Building Skills

The Women Only week long class I took with 3 other women and a female Captain,  in approximately 2006 in preparation for this lifestyle was very helpful.  I learned to physically operate a trawler, docking it, turning it including check oil and fuel in the engine room. All of that was easy in hindsight. After all, that was NOT my boat I was aiming at a dock!!! I give full credit to YANG -- that calm Type C handles this boat well, docking even backing in! Well, most of the time. With an eye to saving our boat and certainly for certain saving the marriage, YANG purchased radio headsets for each of us so we could communicate verbally during docking and other maneuvers whereby we cannot hear and/or not see each other. However, folks on the adjacent docks and waterway and in nearby condos need to go elsewhere for their entertainment now that we are wearing the headsets and the screaming, shouting of **##!!#*# and the one finger hand signals are no more. Now, only WE hear the verbalizations, which from time to time, still include the **##!!

After moving aboard officially toward the end of June 2008, we began 'shaking out' the boat and improving our skills. Cruising i.e. 'practicing' in the Chesapeake Bay was a wonderful experience, with it's forgiving soft mud bottom, the beautiful scenery all around, the many rivers to cruise up and back in and especially the ability to explore the numerous maritime little communities such as Oxford, St. Michaels, Smith & Tangier Islands, and of course, Baltimore and Annapolis.

 Grandkids visited us, learning along with us how to enjoy the boat!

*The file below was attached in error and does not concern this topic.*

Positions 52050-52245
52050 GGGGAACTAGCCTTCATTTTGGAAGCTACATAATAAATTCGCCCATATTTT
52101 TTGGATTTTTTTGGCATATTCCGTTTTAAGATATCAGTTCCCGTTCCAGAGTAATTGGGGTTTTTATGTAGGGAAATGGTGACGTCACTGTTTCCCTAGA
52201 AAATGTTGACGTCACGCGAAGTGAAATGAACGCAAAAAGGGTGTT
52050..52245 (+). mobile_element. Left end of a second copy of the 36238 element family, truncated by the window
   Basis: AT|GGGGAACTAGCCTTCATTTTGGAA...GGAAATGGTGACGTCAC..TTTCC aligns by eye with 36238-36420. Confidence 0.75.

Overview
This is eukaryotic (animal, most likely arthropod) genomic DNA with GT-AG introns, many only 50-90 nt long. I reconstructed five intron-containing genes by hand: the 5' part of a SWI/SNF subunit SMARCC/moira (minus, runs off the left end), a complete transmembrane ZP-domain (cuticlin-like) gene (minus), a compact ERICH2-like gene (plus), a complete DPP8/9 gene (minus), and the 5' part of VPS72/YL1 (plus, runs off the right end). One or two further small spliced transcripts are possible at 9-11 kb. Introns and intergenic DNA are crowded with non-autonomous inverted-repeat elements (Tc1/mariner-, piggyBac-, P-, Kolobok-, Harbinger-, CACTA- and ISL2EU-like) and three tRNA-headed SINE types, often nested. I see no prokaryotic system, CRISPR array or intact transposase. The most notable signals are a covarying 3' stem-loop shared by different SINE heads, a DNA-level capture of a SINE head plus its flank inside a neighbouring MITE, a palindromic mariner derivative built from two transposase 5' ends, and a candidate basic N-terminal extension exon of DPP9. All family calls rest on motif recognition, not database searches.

Jumping off the boat into Chesapeake Bay
Baby Pickett enjoying time on Finally Fun

We stayed in the Bay long enough to watch the Summer season change to Fall, enabling us to experience both the lonely work of the individual crabber on the Bay, and to learn all about the biology and life cycle of the blue crab. We, along with our grandchildren, learned how to bait our trap with stinky chicken necks to entice the crab in and how to cook and eat our own blue crabs all summer. Now we know why crab is SO expensive and have a new appreciation for crab and the prices they command! ($65 for a dozen large!!) We learned the difference between male and female and learned that SIZE MATTERS...
Catching Crabs off Finally Fun

A diver had to remove this from our props - crab trap marker
We also learned how to steer among and between the mazes of crab pots floating about the waterways. The mazes were so many and the potential danger to our two props so high should we snare a pot that we added razors to the props to cut a line should we snag one...a yet another unanticipated expense.... and one that I don't think we ever much after installation - much to the delight of any crabber out there!